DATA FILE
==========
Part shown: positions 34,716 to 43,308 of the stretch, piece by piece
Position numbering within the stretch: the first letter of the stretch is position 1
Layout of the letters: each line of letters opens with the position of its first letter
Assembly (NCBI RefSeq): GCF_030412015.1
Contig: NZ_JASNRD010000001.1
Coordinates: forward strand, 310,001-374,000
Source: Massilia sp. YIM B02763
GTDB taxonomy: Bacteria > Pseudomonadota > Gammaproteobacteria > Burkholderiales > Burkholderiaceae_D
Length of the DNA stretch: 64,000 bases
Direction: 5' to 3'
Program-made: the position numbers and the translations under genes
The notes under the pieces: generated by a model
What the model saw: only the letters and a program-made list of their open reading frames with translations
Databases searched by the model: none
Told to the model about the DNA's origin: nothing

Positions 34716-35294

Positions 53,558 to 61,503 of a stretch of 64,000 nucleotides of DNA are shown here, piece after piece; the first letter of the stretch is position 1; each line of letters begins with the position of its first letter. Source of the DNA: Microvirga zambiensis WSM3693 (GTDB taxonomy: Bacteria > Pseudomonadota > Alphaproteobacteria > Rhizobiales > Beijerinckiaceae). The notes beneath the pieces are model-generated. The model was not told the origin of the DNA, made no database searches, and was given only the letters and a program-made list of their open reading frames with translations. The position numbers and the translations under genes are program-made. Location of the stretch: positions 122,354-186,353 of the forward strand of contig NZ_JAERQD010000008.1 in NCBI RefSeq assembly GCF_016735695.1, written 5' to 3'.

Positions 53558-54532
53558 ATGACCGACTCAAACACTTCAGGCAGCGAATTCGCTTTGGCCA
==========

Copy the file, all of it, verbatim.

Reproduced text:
Part shown: positions 34,716 to 43,308 of the stretch, piece by piece
Position numbering within the stretch: the first letter of the stretch is position 1
Layout of the letters: each line of letters opens with the position of its first letter
Assembly (NCBI RefSeq): GCF_030412015.1
Contig: NZ_JASNRD010000001.1
Coordinates: forward strand, 310,001-374,000
Source: Massilia sp. YIM B02763
GTDB taxonomy: Bacteria > Pseudomonadota > Gammaproteobacteria > Burkholderiales > Burkholderiaceae_D
Length of the DNA stretch: 64,000 bases
Direction: 5' to 3'
Program-made: the position numbers and the translations under genes
The notes under the pieces: generated by a model
What the model saw: only the letters and a program-made list of their open reading frames with translations
Databases searched by the model: none
Told to the model about the DNA's origin: nothing

Positions 34716-35294

Positions 53,558 to 61,503 of a stretch of 64,000 nucleotides of DNA are shown here, piece after piece; the first letter of the stretch is position 1; each line of letters begins with the position of its first letter. Source of the DNA: Microvirga zambiensis WSM3693 (GTDB taxonomy: Bacteria > Pseudomonadota > Alphaproteobacteria > Rhizobiales > Beijerinckiaceae). The notes beneath the pieces are model-generated. The model was not told the origin of the DNA, made no database searches, and was given only the letters and a program-made list of their open reading frames with translations. The position numbers and the translations under genes are program-made. Location of the stretch: positions 122,354-186,353 of the forward strand of contig NZ_JAERQD010000008.1 in NCBI RefSeq assembly GCF_016735695.1, written 5' to 3'.

Positions 53558-54532
53558 ATGACCGACTCAAACACTTCAGGCAGCGAATTCGCTTTGGCCA